Thomas Aquinas and John Duns Scotus: Natural Theology in the High Middle Ages. By Alexander W. Hall

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Pp. xvi, 170 , London/New York , Continuum , 2007 , $130.00/£65.00 .

C. S. Peirce, in seeking fundamental categories phenomenally attainable by the mind, once opined that Scotus and Ockham were the greatest metaphysicians of the mediaeval era. Subsequent investigations, however, have constantly confirmed Q. Skinner's axiom that any response constitutes a determination of pre-existing arguments or conversations, and Scotus and Ockham prove no exception since both used reflections of their predecessors to launch new speculative trajectories.

The author of this work seeks to contrast Aquinas's and Scotus's understandings of science and demonstration, analogy and univocity, signification and understanding, and infinitude, although he cautiously affirms that their doctrines are in some ways compatible. (pp. 134, n. 28) The first succinct chapter offers a serviceable overview of Aquinas and Scotus at the University of Paris with the former's career ending before the 1277 condemnations by church authorities of some of his own along with various Averroist doctrines, and the latter's beginning in the wake of emphasis on divine omnipotence over causal necessity in created nature. Hall clearly presents Scotus's efforts to temper Henry of Ghent's tactic to accommodate the condemnations by appealing to special divine illuminative assistance to assure certainty, for such implies not only that God and creatures are unknowable, thus vitiating theological discourse, but also that analogical notions of being and goodness are mainly attainable through conceptual abstractions. (pp. 17–20, 77, 87–90) To do so, Scotus shifts reference to the notion of infinitude as signifying transcendentally and confusedly what is proper to God as indefinable and unique in order to regulate mediate knowledge of the divine essence derived from creatures ‘in a manner comparable to Aquinas's way of eminence, causality and remotion.’ (pp. 24–5)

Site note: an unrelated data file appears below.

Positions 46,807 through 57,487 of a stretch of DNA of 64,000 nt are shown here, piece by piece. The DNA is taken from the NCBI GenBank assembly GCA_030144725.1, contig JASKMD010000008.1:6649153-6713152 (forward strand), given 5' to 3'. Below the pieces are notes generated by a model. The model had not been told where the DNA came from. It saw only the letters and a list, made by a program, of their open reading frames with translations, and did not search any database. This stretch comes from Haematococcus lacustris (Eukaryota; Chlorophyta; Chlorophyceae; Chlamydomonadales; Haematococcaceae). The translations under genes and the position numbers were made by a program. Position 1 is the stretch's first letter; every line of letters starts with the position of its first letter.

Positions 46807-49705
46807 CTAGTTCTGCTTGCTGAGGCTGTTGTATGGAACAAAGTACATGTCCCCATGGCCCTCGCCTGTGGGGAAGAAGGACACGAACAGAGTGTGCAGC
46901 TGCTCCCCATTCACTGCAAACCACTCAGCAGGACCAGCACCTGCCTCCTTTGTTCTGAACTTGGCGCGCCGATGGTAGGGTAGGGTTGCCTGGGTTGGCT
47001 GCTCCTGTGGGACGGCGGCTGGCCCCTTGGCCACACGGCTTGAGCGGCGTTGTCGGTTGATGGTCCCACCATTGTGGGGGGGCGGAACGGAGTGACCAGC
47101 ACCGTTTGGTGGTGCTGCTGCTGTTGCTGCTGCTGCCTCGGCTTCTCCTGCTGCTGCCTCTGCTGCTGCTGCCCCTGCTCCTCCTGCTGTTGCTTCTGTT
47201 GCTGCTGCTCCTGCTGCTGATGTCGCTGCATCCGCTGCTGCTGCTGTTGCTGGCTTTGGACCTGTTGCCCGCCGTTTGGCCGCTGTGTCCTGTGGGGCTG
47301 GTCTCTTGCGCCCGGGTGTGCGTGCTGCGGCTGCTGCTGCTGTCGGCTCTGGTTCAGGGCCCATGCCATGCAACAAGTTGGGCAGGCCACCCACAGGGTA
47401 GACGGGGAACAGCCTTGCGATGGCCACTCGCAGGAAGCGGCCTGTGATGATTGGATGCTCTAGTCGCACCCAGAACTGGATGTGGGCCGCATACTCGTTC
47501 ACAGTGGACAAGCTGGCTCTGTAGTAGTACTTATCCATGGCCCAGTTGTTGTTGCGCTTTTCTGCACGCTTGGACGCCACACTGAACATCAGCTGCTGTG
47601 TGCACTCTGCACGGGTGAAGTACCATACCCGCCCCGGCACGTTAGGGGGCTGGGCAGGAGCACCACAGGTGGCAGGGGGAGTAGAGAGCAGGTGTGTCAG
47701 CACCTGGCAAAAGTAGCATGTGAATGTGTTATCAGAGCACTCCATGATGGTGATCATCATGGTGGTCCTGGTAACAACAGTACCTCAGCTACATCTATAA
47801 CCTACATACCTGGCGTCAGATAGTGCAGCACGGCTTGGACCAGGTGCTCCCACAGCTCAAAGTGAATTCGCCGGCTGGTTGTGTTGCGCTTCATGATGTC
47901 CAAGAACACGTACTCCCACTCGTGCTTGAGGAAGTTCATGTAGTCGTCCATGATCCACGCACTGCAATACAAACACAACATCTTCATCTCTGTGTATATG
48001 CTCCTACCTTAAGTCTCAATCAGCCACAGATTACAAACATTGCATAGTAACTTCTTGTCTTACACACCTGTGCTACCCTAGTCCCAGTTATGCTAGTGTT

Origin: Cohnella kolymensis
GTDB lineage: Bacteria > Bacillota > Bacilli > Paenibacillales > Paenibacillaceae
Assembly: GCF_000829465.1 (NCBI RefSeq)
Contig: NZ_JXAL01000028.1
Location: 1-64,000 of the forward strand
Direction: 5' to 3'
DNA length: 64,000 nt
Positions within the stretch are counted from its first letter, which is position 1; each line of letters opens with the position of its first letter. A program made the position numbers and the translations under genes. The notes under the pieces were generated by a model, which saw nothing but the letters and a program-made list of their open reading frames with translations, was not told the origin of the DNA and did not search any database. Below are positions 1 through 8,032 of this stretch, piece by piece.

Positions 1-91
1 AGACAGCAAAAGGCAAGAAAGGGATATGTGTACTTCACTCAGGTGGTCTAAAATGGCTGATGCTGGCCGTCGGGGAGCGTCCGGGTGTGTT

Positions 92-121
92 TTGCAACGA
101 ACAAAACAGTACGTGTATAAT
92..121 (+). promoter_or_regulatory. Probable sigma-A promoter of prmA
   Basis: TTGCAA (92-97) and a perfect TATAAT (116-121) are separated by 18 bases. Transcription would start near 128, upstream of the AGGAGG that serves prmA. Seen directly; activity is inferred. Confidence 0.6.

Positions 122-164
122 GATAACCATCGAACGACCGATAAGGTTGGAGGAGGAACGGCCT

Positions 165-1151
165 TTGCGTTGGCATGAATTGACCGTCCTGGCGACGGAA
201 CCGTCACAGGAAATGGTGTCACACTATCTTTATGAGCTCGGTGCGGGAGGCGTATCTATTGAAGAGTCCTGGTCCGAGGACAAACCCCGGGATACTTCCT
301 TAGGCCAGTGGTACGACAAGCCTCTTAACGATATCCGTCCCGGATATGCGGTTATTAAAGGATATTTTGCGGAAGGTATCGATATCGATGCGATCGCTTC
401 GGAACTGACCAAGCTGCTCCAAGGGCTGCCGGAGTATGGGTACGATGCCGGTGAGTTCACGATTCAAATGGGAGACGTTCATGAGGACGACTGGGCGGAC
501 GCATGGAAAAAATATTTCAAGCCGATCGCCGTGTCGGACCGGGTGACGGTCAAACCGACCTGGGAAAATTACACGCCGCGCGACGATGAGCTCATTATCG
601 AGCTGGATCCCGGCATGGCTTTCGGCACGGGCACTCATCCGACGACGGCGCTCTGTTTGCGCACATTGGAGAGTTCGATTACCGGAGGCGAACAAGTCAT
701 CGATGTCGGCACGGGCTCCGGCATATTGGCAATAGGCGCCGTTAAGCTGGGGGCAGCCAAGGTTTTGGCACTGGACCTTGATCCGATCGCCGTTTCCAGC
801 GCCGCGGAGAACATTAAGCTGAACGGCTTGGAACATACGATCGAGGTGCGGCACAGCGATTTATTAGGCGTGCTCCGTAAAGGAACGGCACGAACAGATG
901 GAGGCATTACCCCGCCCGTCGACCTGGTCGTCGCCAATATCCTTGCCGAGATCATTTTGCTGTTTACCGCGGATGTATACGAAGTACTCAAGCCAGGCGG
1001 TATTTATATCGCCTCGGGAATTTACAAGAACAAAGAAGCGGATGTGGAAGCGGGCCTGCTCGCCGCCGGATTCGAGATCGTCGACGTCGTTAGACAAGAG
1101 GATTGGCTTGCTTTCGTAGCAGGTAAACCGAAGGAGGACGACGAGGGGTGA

Chapter two is dedicated to Aquinas's assimilation of Aristotle's canons of demonstrative reasoning and how they may be used to reveal the divine being as cause of creaturely perfections. The following chapter examines, perhaps in an excessively brief manner, how Thomas utilises demonstrative reasoning in conjunction with analogical attributions in a variety of ways to conclude that the divine being is ‘pure actuality.’(p. 73) Chapter four focusses on Scotus's acknowledgment that ‘scientia’ may be certain, and offers a clear presentation of his final position that there are four certain knowledges: self-evident principles and conclusions; things known through experience; our actions; and actual sense perceptions.(pp. 77–85) While contending that the imposition of names is ultimately derived from experience, Scotus insists against Henry of Ghent that we validly attain qualitative and relative concepts of God, such as that God is good. (pp. 92–3) Chapter five explores implications of Scotus's view that ‘naming follows understanding, nonetheless we can name more distinctly than we understand,’ for a term can truly signify the infinite God even though we cannot form a comprehensive intellection of the infinite and must settle for conceiving ‘a transcendental characteristic joined with the notion of infinitude.’(p. 99)